When I found that this was the case, I dropped any expectation of teaching them according to the system I had known myself. Instead we learned proverbs and quotations, first from my own memory and then from a beautifully arranged book and blog by Laura Gibbs.
For a while, this worked very well. My students loved being able to pepper their conversation with Latin aphorisms. But then their pleasure began to fade, and I switched gears again. This time I took a conversational approach. We began having our lessons in Latin, using PowerPoint demonstrations with simple texts and pictures, and, later, John Trauman's book of dialogues.
Though all this represented a 180 degree reversal of my plans -- I don't see how one could get more entangled with communication than in an immersion-based conversation class -- I have to admit that it has been pretty successful. The first day I conducted the class in Latin, my students broke into applause. Since then, the picture-book fables and simple dialogues that we have read have mostly engaged their attention. They have learned some of the stories by heart, along with few lines of Horace, and have had great fun reciting them for their friends and family. I suppose, for a pair of overworked fourth-graders whose day begins at six in the morning, never ends before ten at night and is packed to the minute with relentless endeavor, these returns are about as rich as one can expect.
But I am afraid that when I heard -- or rather, misheard -- William's suggestion, none of this was apparent to me. I didn't see the path we had followed, or how far we had come along it. I only saw missed opportunity, the evidence of my own neglect.
Which perhaps explains -- though it scarcely excuses -- what I did next. Answering the reproach I imagined rather than the proposal that William had actually put, I said to him, "I did try to teach you the rules. We tried that last year. But you couldn't learn them. It did not work." My words were much harsher than my tone. If William had been my own age, I am sure he would have recognized the desperation in my voice.
Fortunately, even at nine years old, William was one too many for me. He's a Chinese kid, after all. He's well accustomed to being criticized for failing to achieve the impossible. It doesn't make him uneasy in the least. Though he was evidently taken aback -- clearly, he didn't remember ever trying to learn the "rules" -- he soon recovered his footing. He nodded his concession, then said, "But, you know, just because something is not a good idea one time does not mean it is not good later."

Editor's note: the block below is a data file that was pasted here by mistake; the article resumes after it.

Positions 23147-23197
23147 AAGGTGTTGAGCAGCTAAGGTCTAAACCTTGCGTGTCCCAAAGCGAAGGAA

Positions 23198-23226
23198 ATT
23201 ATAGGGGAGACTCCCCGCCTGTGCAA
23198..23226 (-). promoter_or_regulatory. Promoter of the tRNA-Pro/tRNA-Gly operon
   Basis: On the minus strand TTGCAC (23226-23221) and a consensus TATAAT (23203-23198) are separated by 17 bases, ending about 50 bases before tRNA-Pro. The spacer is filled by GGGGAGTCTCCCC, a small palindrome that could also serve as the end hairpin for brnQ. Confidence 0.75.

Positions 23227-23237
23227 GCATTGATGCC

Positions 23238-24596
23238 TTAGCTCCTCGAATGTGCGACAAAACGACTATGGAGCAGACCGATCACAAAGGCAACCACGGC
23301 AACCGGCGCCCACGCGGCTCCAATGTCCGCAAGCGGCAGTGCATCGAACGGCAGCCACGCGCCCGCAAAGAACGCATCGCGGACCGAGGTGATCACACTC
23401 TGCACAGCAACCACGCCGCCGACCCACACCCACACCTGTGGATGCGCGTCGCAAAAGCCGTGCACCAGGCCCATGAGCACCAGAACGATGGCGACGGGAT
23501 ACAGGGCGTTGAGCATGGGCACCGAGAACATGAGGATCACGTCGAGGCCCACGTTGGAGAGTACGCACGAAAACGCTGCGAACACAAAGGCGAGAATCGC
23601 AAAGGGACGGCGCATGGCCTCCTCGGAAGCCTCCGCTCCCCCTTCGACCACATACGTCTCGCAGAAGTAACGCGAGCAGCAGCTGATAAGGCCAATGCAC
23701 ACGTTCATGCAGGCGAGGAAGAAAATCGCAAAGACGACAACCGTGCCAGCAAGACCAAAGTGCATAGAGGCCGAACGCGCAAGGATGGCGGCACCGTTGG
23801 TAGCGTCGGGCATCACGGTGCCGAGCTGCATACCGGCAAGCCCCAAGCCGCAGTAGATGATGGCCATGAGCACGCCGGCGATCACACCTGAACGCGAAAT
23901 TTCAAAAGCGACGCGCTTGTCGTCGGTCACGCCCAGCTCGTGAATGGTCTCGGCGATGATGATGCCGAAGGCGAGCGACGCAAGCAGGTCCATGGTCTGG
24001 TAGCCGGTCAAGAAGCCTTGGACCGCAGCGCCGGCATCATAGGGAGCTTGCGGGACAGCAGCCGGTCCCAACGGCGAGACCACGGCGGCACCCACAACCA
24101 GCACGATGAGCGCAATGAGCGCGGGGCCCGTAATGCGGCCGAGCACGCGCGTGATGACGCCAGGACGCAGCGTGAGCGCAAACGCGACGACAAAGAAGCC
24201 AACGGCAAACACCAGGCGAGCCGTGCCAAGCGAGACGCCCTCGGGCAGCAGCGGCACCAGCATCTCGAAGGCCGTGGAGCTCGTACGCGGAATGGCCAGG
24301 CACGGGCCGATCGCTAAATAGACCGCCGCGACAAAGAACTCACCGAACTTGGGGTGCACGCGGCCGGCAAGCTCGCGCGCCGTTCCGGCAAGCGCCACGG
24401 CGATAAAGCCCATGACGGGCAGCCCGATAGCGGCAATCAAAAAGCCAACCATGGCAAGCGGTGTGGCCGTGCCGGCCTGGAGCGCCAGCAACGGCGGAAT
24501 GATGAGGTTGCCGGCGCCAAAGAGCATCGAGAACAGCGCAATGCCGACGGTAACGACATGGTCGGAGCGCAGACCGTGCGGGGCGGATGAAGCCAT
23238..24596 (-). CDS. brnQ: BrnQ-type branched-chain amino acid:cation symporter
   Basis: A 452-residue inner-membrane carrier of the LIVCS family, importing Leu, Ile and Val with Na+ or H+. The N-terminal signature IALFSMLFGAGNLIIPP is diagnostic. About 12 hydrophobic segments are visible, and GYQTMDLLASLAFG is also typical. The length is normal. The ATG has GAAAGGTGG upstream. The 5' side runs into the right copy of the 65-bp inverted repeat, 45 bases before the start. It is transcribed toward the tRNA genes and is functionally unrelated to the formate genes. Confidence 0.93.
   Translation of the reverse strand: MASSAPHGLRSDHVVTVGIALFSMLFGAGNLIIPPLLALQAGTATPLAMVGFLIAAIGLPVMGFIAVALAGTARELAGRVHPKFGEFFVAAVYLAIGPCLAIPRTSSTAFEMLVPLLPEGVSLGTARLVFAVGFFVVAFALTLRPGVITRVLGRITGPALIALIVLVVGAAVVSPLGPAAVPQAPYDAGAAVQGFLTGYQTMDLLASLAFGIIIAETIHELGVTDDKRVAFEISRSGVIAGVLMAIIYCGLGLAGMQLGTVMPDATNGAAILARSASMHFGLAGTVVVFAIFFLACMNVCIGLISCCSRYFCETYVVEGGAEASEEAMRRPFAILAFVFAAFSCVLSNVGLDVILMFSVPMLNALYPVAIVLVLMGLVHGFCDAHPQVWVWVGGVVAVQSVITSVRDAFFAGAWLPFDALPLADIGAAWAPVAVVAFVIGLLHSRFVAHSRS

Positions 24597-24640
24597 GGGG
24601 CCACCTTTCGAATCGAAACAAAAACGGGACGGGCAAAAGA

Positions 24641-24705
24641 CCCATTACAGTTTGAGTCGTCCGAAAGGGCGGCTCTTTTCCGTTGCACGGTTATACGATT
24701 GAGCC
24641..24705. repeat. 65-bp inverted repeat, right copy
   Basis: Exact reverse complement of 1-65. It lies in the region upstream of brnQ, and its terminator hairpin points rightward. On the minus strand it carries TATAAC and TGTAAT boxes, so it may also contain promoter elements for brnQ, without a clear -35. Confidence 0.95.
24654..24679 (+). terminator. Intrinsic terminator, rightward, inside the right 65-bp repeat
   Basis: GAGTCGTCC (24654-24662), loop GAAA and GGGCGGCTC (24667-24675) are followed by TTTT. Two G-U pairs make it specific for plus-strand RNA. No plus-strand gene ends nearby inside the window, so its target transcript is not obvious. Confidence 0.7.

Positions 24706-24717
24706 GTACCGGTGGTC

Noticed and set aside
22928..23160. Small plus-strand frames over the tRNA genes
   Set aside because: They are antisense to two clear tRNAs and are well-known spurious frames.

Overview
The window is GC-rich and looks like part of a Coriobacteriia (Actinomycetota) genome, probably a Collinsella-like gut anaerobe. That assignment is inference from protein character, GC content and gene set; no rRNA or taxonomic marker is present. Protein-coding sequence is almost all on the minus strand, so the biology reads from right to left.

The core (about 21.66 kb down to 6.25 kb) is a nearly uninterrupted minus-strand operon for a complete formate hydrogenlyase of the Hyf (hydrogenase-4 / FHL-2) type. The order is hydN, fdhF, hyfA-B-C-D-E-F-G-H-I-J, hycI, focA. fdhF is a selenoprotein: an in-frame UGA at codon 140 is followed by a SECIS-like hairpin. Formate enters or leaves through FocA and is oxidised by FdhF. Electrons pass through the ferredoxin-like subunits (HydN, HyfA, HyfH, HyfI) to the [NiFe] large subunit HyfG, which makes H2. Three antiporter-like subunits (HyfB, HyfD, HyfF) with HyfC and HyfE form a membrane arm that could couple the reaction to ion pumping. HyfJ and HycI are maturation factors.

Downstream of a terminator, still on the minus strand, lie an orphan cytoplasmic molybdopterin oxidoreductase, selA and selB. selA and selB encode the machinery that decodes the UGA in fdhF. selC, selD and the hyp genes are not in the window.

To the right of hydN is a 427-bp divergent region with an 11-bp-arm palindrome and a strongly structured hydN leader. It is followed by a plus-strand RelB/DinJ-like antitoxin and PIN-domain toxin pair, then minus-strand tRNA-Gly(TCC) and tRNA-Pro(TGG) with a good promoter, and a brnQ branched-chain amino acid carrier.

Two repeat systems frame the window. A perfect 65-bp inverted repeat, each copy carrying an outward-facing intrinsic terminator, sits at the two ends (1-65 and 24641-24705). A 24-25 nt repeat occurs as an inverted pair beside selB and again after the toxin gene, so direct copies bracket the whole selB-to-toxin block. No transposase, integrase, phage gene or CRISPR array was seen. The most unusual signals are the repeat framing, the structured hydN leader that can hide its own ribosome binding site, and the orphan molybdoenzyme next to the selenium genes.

Just at that moment, a surprising image caught my mind's eye. I think perhaps it had been there from the beginning of the conversation, but it was only now that I saw it clearly. It was a hawk, hanging high and still in a deep blue sky. At first I thought that this image simply reflected the idea that learning the structural "rules" according to which a language is regulated affords a bird's eye view of that language, widening one's ken. I guessed that I was probably picturing my students as hawks, poised on an updraft, scanning the "colored counties" from one horizon to another.
But a little bit later I realized that this image had another meaning. I had culled it from a book that has been much on my mind lately. The book is Susan Cooper's fantasy novel Seaward. My students are too young for it -- it's really designed for pre-teens -- but I keep finding myself thinking of it as we pack up at the end of our lessons.
The book is about two young people, a boy and a girl named West and Cally. They travel together towards the sea through a phantasmagorical landscape belonging to Taranis, the embodiment and deification of death. Again and again through the course of their journey, they find themselves identified as "Lugan's folk." Eventually they discover that Lugan is the twin brother of Taranis and the personification of life. Sometimes he takes the form of a hawk, watching their progress from the air. West and Cally also learn that they belong to Lugan -- that they are "Lugan's folk" -- because they are young, because their lives are still before them, quickening and beckoning. There is no other reason for their allegiance. They are full of life; that is enough.
As they journey, West and Cally fall in love. When they reach the sea, they find that they must make a choice. They may continue past the shores of the sea to Tir Na Nog, the Isles of the Blessed, where they can rest in one another's company without age or decay. Or they may return to the separate lives they left behind when they began their journey. Lugan tells them that if they choose to return to their own world, they will forget their journey and one another. But he also promises that one day they will meet, "and remember, and begin again."
As I said a minute ago, my students are too young for this story. But soon they will be old enough. They will be the age I was when I began to learn Latin. Who knows what sights will lie spread beneath them then?
To everything there is a season, and a time for every purpose under heaven.
After a moment, I recovered my footing, just as William had done. "You are perfectly right," I told him. "We'll begin tomorrow."